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Trans Day of Remembrance 2021

“And therefore never send to know for whom the bell tolls: it tolls for thee.” Solicitor Alice Ramsay, from Leigh Day’s employment department, looks ahead to Trans Day of Remembrance and reflects on poet John Donne’s enduring message about the importance of our shared humanity. 

Posted on 15 November 2021

This Saturday, 20th November 2021, is Trans Day of Remembrance.  It is a day when, across the world, people will be remembering and honouring the lives of the trans and gender-diverse people who were reported murdered in the previous 12 months.  

For some, they will be mourning a loved one who has died.  Perhaps a partner, family member, friend, colleague or neighbour.  For others, they may be commemorating the lives of people who they never met but whose passing has affected them.  Whether they were known to us or not, however, we are all impacted by the untimely deaths of those people being remembered on Saturday. 
 
In 1624, John Donne, a metaphysical poet, published the following thoughts:
 
“No man is an island entire of itself; every man is a piece of the continent, a part of the main. If a clod be washed away by the sea, Europe is the less, as well as if a promontory were, as well if a manor of thy friend’s or of thine own were. Any man's death diminishes me, because I am involved in mankind. And therefore never send to know for whom the bell tolls: it tolls for thee.” 
 
The language used in the early 17th century does not always sit comfortably to readers in the 21st century.  Donne’s references to man and mankind may feel out of step with more inclusive contemporary terminology.  The underlying message of his words is, however, a salient reminder of the one thing that unites us all – our common humanity.  Considering what the world has been through over the past two years, including the Covid-19 pandemic and extreme weather events linked to climate change, the intertwined nature of our lives feels more prescient than ever.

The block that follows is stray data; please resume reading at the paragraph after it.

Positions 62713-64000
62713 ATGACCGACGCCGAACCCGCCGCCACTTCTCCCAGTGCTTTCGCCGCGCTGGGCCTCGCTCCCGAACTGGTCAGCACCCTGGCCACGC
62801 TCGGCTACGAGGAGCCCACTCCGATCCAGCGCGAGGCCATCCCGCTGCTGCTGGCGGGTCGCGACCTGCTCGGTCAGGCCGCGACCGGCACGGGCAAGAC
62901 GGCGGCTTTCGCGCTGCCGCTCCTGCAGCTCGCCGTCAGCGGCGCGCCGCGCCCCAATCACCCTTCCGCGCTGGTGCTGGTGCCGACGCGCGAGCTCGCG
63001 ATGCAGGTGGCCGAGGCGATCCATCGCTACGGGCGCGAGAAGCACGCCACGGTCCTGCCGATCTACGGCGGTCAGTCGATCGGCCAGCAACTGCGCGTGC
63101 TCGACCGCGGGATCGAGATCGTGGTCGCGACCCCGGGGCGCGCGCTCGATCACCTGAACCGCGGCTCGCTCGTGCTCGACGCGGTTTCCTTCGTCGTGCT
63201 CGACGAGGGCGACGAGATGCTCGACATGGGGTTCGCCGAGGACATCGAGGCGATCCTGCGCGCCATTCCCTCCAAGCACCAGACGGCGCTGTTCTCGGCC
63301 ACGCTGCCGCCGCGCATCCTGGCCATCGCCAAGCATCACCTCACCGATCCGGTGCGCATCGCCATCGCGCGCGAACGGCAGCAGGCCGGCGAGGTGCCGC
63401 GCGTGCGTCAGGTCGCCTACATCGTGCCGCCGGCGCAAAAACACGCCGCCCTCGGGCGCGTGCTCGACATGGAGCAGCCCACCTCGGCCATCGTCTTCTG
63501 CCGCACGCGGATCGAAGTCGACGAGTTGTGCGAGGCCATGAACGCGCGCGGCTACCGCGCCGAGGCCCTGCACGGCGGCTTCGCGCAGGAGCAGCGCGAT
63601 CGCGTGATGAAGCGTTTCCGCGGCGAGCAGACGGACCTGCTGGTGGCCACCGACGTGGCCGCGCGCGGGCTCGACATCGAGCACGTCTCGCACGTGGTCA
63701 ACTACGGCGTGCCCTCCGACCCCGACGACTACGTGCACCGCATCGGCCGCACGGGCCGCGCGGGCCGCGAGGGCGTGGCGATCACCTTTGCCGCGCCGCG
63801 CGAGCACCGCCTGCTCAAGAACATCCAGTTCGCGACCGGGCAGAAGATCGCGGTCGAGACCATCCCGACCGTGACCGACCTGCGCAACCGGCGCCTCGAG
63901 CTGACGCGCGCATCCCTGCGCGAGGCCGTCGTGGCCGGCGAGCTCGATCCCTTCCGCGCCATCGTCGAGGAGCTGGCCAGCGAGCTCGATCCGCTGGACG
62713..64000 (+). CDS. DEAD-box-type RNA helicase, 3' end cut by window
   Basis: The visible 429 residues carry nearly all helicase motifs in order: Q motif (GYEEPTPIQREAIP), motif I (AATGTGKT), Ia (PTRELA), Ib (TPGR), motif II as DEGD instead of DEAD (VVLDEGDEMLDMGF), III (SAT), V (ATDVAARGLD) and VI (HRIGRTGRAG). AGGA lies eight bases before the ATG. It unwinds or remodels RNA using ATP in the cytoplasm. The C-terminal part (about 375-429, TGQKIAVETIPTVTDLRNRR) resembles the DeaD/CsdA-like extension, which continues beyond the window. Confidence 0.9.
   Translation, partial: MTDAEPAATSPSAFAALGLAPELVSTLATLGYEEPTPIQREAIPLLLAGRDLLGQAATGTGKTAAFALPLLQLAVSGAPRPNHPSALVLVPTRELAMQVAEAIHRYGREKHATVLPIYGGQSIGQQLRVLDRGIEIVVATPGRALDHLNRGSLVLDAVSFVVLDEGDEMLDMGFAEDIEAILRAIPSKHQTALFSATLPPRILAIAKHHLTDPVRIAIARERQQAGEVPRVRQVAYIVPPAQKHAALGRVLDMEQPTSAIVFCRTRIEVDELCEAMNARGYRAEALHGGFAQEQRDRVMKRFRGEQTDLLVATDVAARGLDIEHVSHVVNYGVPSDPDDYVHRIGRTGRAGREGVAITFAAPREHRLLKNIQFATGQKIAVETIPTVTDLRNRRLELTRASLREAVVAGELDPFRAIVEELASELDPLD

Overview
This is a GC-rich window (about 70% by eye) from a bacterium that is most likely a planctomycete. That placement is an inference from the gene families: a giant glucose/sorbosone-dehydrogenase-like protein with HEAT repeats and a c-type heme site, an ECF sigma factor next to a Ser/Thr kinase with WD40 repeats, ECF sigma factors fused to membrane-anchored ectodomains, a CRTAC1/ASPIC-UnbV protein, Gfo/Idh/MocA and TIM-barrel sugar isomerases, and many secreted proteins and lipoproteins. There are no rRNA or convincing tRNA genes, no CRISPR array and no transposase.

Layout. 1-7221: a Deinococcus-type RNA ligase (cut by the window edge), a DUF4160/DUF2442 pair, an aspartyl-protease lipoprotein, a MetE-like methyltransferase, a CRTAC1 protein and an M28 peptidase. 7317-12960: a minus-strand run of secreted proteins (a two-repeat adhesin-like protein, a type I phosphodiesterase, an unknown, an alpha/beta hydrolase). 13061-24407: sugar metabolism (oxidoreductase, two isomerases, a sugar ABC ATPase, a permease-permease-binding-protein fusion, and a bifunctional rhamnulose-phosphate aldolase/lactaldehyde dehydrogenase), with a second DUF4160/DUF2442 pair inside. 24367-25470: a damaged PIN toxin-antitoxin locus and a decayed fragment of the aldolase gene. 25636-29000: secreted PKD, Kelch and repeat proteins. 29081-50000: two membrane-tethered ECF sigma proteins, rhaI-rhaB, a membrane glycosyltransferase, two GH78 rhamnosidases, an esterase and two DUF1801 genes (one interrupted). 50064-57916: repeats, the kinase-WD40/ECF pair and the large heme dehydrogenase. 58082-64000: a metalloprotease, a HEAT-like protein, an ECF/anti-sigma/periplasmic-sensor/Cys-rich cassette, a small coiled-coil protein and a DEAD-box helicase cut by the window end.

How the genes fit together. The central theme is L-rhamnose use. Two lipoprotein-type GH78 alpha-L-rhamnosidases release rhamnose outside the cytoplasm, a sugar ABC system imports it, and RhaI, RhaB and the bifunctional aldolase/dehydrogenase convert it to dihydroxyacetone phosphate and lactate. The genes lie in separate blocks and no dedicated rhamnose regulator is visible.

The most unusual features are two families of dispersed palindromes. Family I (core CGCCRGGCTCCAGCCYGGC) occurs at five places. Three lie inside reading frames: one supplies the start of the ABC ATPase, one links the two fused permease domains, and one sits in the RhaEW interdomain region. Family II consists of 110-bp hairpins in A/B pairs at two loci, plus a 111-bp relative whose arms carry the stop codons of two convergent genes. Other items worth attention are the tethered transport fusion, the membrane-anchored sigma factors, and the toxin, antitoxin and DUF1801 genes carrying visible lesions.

As lawyers working for a firm that specialises in protecting human rights, we understand that there are certain inherent rights and fundamental freedoms that everyone deserves, for example, the right to life.  When those are unlawfully breached, we are all diminished.  The message of Donne’s words is not so different.  One person’s death is not just a personal loss; on some level it affects us all.  The nature of our existence in this world is relatively fragile.  There is value in celebrating our shared humanity and the intrinsic worth of each person’s life.  When a life is taken, particularly when the person killed is from a marginalised community and the crime is motivated by hate, humanity is lessened.
 
Research has shown that many trans and gender-diverse people face discrimination, harassment and violence in their daily lives.  In a 2017 survey, for example, 41% of trans people and 31% of non-binary people from across England, Scotland and Wales reported having experienced a hate crime or incident because of their gender identity in the last 12 months. According to a 2020 report by the European Union Agency for Fundamental Rights (‘FRA’), trans and intersex people reported experiencing hate-motivated violence and harassment more commonly than other LGBTI people. The report focused on results from a survey of LGBTI people across 30 European countries in 2019, including the UK, and included comparisons with a similar survey from 2012.  In some areas of daily life, discrimination had reportedly got worse over the previous 7 years.  For example, a higher proportion of trans respondents felt discriminated against at work in 2019 (36%) compared to 2012 (22%).  Discriminatory behaviour does not just impact negatively on the person on the receiving end, it has the capacity to tarnish society as a whole.  
 
So, on Trans Day of Remembrance, whilst thinking of those trans and gender-diverse people who have died in the last 12 months, let us not forget the impact that their passing has had on us all. 
 

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Alice Ramsay

Alice Ramsay

Alice Ramsay is a solicitor in the employment department.